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Planted forest health: the need for a global strategy

Mike Wingfield: Forestry and Agricultural Biotechnology Institute (FABI), University of Pretoria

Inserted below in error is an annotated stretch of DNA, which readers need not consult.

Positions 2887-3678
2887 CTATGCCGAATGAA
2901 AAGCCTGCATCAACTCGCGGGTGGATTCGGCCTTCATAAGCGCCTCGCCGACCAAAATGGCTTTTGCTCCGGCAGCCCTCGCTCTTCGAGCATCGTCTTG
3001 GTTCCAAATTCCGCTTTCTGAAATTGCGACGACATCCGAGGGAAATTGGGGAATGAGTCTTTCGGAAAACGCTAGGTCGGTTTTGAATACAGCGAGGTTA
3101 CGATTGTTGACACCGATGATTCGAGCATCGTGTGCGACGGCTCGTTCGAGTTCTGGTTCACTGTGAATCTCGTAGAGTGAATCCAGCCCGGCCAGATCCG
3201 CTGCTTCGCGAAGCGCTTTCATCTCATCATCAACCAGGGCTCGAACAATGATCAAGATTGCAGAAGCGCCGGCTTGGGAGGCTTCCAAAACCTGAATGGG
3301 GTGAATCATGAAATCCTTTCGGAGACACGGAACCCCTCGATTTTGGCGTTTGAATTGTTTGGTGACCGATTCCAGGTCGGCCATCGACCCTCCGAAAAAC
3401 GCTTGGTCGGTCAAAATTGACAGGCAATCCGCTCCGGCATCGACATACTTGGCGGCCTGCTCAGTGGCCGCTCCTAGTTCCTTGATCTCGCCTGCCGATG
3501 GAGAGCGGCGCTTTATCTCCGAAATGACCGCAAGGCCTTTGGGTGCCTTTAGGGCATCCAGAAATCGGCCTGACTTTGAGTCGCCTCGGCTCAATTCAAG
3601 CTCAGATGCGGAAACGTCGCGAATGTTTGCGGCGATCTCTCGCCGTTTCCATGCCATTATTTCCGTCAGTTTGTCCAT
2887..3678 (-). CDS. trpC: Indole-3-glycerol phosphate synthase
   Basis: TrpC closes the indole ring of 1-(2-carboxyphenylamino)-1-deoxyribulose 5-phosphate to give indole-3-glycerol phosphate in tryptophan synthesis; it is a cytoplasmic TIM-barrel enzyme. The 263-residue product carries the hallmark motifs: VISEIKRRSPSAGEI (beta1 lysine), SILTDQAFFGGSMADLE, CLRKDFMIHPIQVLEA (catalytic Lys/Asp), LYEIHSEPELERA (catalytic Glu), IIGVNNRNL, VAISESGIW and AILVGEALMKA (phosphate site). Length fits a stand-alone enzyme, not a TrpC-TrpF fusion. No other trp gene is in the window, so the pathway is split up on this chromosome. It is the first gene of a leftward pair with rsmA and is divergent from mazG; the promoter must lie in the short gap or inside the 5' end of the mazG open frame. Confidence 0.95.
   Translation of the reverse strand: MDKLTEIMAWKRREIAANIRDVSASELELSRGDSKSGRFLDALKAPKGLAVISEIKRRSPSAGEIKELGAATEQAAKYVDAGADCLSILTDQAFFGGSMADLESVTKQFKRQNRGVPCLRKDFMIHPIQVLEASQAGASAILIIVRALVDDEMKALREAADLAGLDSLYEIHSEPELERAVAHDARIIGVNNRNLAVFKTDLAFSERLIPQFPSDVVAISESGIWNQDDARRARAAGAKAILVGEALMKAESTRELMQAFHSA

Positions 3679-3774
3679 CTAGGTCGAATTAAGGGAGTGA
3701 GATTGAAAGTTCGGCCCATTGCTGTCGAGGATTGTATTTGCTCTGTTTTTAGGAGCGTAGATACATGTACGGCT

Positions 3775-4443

<div>Planted forests, especially those of non-native tree species have been dramatically expanded in extent during the course of the past 100 years. This has occurred to meet a growing need for timber products including paper, packaging and most recently wood-based chemicals. Non-native trees separated from their natural enemies are typically highly productive in the early stages of establishment. This situation changes as pests (including insects and pathogens) are accidentally introduced into the new plantation environments. There are also growing numbers of examples where pathogens native to these new environments undergo host jumps to infect the non-native trees or where pathogens have changed genetically to infect trees previously not susceptible to them. Some of these novel pathogens emerging after host jumps are now also causing devastating epidemics on native trees in forests and woody ecosystems. In addition, a bridgehead effect, where invasive pest populations serve as the source for further introductions into new areas, has emerged as a major driving force in the increased rate of emergence of new pest threats. It is increasingly clear that many factors relating to the patterns and processes underlying pest epidemics in planted forests are poorly understood and that their importance has been underestimated. A global strategy, including enhanced research efforts, international collaboration and significantly improved quarantine processes will be required to deal with this problem. This is not only to ensure the sustainability of planted forests, but also the health of crucially valuable natural forest ecosystems.</div>